• Race Against the Clock: Literally; Lord Blackwood announces that when Big Ben chimes twelve, everyone in Parliament who's not part of his cult will die. In the sewers below, Holmes and Watson are struggling with Dredger while Irene Adler tries to defuse a Steam Punk Deadly Gas device.
  • Reality Is Unrealistic: Tower Bridge is designed so well to blend in with much older nearby buildings (like the Tower of London) that some viewers were shocked to see its half-completed steel skeleton form the setting for the final confrontation with Blackwood.
  • Reasonable Authority Figure: Both Clarkie and Lestrade continue to trust Holmes after a warrant is issued for his arrest; Clarkie makes sure he escapes the police at the slaughterhouse, and Lestrade slips him the key to his handcuffs.
  • Red Herring: You know that sinister-looking black bird? The one that manages to show up and hang around whenever Lord Blackwood kills someone by seemingly supernatural means? It's a perfectly ordinary raven, similar to those commonly found all over the UK.
  • Relationship Sabotage: Sherlock Holmes went out of his way to try to get Dr. Watson to not get engaged to Mary since he wanted to keep him for himself. He insulted Mary with a deduction and he paid a fortune teller to plant seeds of doubt into Watson's head. He eventually did give his consent.
  • Romanticism Versus Enlightenment: Undertones in the main hero and main villain. Sherlock is very much Enlightened; believing in rationality and science, expressing awe and appreciation in the power of industry and believing in justice. Blackwood is very Romantic, having strokes of Ubermensch-ness, belief that Democracy Is Bad, and being very steeped in the occult. Seeing that the hero of the story is Sherlock, the movie seems to come off as pro-Enlightenment.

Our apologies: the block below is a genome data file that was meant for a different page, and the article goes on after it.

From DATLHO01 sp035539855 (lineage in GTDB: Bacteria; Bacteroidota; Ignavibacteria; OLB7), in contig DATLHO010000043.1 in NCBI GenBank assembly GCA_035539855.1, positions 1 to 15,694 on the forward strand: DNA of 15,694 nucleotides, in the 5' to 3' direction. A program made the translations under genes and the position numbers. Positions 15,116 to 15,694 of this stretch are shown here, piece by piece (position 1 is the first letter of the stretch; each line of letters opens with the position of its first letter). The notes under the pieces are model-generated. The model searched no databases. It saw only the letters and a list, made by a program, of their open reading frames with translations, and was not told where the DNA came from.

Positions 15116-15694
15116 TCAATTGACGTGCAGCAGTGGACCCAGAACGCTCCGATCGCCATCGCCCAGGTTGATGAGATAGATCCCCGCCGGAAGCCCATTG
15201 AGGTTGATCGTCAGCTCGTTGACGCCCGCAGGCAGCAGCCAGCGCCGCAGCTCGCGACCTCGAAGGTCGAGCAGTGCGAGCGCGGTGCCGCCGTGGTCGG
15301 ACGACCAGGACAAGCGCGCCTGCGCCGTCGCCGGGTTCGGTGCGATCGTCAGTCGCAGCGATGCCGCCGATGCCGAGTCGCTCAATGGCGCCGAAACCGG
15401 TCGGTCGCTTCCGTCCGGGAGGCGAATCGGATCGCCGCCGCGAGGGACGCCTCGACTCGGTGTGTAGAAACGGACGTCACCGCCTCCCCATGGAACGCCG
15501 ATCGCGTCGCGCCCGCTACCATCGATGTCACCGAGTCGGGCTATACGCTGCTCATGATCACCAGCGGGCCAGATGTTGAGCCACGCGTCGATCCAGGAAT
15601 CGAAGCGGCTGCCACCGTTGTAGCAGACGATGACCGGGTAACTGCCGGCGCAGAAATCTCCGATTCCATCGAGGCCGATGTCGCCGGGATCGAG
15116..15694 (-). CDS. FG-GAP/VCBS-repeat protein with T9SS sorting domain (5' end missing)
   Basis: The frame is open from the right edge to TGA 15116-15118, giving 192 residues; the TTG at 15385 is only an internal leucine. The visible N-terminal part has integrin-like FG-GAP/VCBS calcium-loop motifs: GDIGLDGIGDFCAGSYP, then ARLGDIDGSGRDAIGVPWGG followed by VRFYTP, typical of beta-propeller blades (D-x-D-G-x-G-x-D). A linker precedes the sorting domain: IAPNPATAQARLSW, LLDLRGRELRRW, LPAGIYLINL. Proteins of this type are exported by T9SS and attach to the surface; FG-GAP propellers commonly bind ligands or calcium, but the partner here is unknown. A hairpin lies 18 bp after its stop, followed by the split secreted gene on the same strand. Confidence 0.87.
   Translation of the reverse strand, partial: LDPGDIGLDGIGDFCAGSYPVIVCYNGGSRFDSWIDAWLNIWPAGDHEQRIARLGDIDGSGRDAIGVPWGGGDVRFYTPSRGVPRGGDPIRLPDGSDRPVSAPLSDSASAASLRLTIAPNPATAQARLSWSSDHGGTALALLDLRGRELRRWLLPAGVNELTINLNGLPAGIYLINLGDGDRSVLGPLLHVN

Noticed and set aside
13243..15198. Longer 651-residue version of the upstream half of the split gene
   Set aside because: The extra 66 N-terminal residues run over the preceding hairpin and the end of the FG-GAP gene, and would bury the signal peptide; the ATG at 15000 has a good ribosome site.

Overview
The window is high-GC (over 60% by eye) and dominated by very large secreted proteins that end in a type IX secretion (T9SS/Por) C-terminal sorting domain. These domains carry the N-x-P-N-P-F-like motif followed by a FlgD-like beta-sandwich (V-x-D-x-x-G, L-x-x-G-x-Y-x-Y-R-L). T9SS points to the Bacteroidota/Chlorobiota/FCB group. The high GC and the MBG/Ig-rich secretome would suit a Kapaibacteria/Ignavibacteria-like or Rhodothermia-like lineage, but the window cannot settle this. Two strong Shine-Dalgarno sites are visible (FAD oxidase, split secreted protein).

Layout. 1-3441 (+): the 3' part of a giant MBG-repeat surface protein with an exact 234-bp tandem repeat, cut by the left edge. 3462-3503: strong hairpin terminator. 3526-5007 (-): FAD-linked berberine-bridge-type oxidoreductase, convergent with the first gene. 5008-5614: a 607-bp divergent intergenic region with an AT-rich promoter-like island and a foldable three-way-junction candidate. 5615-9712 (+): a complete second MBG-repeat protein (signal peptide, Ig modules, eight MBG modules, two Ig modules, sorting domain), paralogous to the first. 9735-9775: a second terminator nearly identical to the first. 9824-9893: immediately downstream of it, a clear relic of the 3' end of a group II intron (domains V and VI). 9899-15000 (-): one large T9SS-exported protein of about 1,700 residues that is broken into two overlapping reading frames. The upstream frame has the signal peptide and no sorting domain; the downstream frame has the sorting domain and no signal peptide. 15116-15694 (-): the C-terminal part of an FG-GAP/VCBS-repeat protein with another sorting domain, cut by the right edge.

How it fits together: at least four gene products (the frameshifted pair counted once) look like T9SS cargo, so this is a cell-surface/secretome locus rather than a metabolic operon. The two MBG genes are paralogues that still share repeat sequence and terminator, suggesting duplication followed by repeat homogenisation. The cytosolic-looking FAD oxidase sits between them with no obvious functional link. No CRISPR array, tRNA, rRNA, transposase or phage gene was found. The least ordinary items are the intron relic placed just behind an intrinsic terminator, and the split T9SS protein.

• Save the Villain: Holmes saves Blackwood from being dragged off the bridge, if only so he can be properly hanged this time around. After Blackwood tries to kill him again, though, Holmes lets the hanging take place sooner than Blackwood had hoped.
  • Say My Name: Watson, while running after the villain with Holmes following a couple hundred feet behind him, trips a bomb wire, hears ticking, and in (what he thinks is) his last living moment, has the presence of mind to turn around with his hand thrown out in the universal "stop" gesture and scream "HOOOOLLLMMES!" to warn Holmes not to come any nearer, as he's about to get blown up.
  • Scooby-Doo Hoax: The truth about the strange phenomena around Lord Blackwood.
  • Screw the Money, I Have Rules!: When the Order approaches Holmes to clear up the mess they ended up creating with Blackwood and offers to allow him to name his price, Holmes coolly remarks that the advantage of being a consulting detective means he gets to pick and choose his clients. He agrees to stop Blackwood... "But not for you. And certainly not for a price."
  • Secret Circle of Secrets: The opening sacrifice scene.
  • Sequel Hook: Irene's employer? None other than Professor Moriarty. Downplayed in that Moriarty's reason for being involved is not brought up in the sequel.
  • Shell-Shock Silence: Happens after the warehouse explodes.
  • Shoot Him, He Has a Wallet!: When Irene first shows up to ask for Holmes' help and he reflexively grabs her wrist to stop her from pulling something out of her jacket pocket. Turns out, she only wanted to produce an envelop.
  • Sleep Cute: Holmes falls asleep against Watson after spending the night in a prison yard.
  • Slipping a Mickey: When Holmes goes to see Irene, she offers him a glass of wine from an unopened bottle. Then, after Holmes drinks it and collapses, we get to see a short flashback — of her doctoring the bottle with a syringe, and resealing it.